Equifax: Identify Your Clients - Jim Broom and Neil Munroe

Companies urgently need to check the identity of their clients to help counteract the growing problem of fraud. Equifax’s Jim Broom and Neil Munroe tell Jim Banks how businesses can face up to this challenge.

The move towards chip and pin credit card authorisation has not only highlighted the successes that business can score against consumer fraud, but has also hinted at the scale of the problem.

A study updated by the UK Home Office in 2006 estimates that consumer fraud costs the economy £1.7 billion a year, while Companies House estimates that there are 130,000 incidents of company data manipulation each year.

Chip and pin has made card fraud more complicated, so fraudsters have increasingly moved towards identity and application fraud, assuming or creating false identities and making fraudulent applications for anything from new bank accounts and loans to credit cards.


Jim Broom, sales director for strategic accounts at information solutions company Equifax, says, "Identity fraud and application fraud are growing at 14% per annum, so the problem is always getting bigger. There is also a reluctance to disclose fraud, which often gets wrapped up in bad debt, although companies are actively addressing the problem, which suggests that they know it is happening."

In addition, online marketing presents new opportunities for fraudsters. Companies may well be under pressure to make quick decisions on new applications, but they cannot afford to cut corners when verifying customer details. A business must know who it is dealing with.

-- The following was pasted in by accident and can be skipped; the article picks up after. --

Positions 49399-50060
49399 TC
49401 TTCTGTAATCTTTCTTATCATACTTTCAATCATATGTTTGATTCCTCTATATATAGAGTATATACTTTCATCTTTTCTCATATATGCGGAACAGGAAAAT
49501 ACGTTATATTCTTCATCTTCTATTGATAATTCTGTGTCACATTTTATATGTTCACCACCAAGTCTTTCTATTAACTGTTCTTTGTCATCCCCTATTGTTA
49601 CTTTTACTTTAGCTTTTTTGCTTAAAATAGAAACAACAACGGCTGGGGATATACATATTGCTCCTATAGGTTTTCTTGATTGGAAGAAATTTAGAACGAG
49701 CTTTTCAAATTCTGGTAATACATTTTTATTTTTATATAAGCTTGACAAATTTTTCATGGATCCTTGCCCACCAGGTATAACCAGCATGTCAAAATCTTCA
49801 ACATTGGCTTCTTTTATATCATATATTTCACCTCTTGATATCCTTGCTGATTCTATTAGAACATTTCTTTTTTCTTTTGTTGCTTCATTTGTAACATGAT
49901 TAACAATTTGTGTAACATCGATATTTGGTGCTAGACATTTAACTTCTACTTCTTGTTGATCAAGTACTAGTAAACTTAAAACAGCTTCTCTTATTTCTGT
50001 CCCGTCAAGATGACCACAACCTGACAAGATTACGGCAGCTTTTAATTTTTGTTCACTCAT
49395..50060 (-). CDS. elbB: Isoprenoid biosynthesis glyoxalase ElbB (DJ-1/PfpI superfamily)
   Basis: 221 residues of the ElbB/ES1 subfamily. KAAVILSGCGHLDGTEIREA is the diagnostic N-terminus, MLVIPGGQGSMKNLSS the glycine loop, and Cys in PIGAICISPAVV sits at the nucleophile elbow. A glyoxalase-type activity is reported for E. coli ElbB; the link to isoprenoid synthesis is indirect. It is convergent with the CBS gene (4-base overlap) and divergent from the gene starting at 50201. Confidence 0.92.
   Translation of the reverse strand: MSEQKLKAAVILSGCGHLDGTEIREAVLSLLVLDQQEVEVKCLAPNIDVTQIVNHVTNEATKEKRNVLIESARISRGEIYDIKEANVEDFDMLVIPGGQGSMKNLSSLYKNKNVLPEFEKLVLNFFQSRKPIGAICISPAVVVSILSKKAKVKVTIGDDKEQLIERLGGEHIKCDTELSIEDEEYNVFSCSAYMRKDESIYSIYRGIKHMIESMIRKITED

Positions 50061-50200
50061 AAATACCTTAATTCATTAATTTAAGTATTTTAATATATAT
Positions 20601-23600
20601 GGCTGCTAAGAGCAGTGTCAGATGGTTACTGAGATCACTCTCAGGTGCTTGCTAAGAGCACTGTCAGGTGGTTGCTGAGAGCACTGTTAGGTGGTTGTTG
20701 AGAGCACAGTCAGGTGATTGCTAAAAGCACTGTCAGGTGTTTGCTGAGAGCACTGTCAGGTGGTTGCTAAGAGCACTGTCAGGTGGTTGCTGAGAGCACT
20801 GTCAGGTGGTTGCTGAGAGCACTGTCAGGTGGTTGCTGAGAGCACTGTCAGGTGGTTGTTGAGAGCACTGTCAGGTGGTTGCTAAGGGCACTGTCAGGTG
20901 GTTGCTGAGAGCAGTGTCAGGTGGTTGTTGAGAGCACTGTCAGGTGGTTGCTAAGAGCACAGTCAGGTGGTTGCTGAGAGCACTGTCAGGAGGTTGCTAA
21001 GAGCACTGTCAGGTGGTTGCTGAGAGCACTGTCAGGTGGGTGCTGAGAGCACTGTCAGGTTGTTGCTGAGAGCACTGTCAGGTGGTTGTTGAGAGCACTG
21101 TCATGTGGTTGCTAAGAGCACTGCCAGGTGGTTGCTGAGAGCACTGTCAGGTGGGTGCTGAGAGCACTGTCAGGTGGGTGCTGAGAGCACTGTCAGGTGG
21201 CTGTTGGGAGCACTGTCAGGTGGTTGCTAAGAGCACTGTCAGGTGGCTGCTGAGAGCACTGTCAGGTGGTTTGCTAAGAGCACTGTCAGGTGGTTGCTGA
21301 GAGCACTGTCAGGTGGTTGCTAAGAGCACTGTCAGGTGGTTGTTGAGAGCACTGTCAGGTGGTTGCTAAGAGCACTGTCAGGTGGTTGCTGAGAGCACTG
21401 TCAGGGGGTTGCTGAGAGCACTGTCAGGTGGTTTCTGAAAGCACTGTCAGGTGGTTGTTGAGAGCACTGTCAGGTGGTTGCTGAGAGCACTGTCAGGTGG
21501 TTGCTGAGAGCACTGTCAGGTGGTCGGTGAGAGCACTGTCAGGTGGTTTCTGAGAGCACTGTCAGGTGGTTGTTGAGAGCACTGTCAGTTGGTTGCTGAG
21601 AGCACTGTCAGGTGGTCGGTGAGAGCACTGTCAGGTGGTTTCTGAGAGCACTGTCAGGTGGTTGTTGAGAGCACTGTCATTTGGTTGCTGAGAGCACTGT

Neil Munroe, external affairs director for Equifax, add, "For new account take-ons, companies should check the identity of the applicant, not just the credit risk profile. Fraudsters always have the best credit profiles because they steal or manipulate them.

Companies must also ensure there is no account takeover during the relationship with a customer."


Over the last two decades credit checks have become part of the application process, alongside sales and marketing, as the latter dislikes live contacts being rejected further down the line. This is also among the many reasons why solution providers such as Equifax now believe that fraud checks should no longer be an afterthought – they should be conducted at the initial point of contact.

Munroe notes, "The facility is now available to synchronise the fraud team with the account opening department. Equifax helps integrate finance with sales and marketing. Credit checking has been moved to the front line and the pressure is now on finance directors to move fraud checking to the front line, too."


Among Equifax’s offerings is SIRAN, a comprehensive online fraud prevention tool that assists lenders in assessing potential fraud. It uses a cross-industry universe of applications and known or suspected frauds to check individuals and enable organisations to integrate fraud investigation and account opening teams.

The tools, however, are only part of the antidote to soaring levels of application fraud. The first step a company must take is to be honest about the problems.

Broom explains, "Acting to reduce fraud is already a tacit acknowledgement that it exists within a business. Companies do not always recognise, however, that there is a material business benefit to tackling fraud – the money that you stop the fraudsters taking goes straight on the bottom line."

To arm themselves against attack, companies must accept the challenge of verifying that customers are genuine at the first contact. Once they have accepted this, they need to invest in the right software and keep their antifraud measures up-to-date so that they can keep ahead of the fraudsters.

Equifax’s Jim Broom, sales director for strategic accounts and information solutions.
Neil Munroe explains how companies should check the identity of their clients to combat fraud.
SIRAN, a comprehensive online fraud prevention tool assists lenders in assessing potential fraud.